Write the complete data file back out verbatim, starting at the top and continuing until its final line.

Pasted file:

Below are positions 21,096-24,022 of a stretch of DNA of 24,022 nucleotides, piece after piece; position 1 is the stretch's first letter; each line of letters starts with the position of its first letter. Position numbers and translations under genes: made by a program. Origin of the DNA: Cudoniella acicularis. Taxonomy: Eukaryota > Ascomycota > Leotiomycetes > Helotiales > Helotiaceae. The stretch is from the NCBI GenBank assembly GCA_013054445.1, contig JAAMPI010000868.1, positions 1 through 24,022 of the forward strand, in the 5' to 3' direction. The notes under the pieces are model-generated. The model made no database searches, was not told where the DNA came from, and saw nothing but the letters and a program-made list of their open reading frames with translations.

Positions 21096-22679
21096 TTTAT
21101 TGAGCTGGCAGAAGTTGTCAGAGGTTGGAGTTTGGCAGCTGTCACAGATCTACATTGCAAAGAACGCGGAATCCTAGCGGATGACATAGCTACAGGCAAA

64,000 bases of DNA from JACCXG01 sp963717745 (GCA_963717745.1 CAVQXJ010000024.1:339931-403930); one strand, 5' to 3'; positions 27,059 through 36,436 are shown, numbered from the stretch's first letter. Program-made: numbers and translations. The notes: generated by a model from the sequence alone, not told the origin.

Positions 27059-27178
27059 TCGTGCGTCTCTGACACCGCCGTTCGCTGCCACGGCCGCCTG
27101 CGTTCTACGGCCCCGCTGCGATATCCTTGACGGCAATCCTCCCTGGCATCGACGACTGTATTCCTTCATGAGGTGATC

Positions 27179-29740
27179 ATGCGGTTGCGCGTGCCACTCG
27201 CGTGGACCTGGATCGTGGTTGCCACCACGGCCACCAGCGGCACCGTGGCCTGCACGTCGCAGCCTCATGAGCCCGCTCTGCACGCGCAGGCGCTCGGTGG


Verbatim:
Below are positions 21,096-24,022 of a stretch of DNA of 24,022 nucleotides, piece after piece; position 1 is the stretch's first letter; each line of letters starts with the position of its first letter. Position numbers and translations under genes: made by a program. Origin of the DNA: Cudoniella acicularis. Taxonomy: Eukaryota > Ascomycota > Leotiomycetes > Helotiales > Helotiaceae. The stretch is from the NCBI GenBank assembly GCA_013054445.1, contig JAAMPI010000868.1, positions 1 through 24,022 of the forward strand, in the 5' to 3' direction. The notes under the pieces are model-generated. The model made no database searches, was not told where the DNA came from, and saw nothing but the letters and a program-made list of their open reading frames with translations.

Positions 21096-22679
21096 TTTAT
21101 TGAGCTGGCAGAAGTTGTCAGAGGTTGGAGTTTGGCAGCTGTCACAGATCTACATTGCAAAGAACGCGGAATCCTAGCGGATGACATAGCTACAGGCAAA

64,000 bases of DNA from JACCXG01 sp963717745 (GCA_963717745.1 CAVQXJ010000024.1:339931-403930); one strand, 5' to 3'; positions 27,059 through 36,436 are shown, numbered from the stretch's first letter. Program-made: numbers and translations. The notes: generated by a model from the sequence alone, not told the origin.

Positions 27059-27178
27059 TCGTGCGTCTCTGACACCGCCGTTCGCTGCCACGGCCGCCTG
27101 CGTTCTACGGCCCCGCTGCGATATCCTTGACGGCAATCCTCCCTGGCATCGACGACTGTATTCCTTCATGAGGTGATC

Positions 27179-29740
27179 ATGCGGTTGCGCGTGCCACTCG
27201 CGTGGACCTGGATCGTGGTTGCCACCACGGCCACCAGCGGCACCGTGGCCTGCACGTCGCAGCCTCATGAGCCCGCTCTGCACGCGCAGGCGCTCGGTGG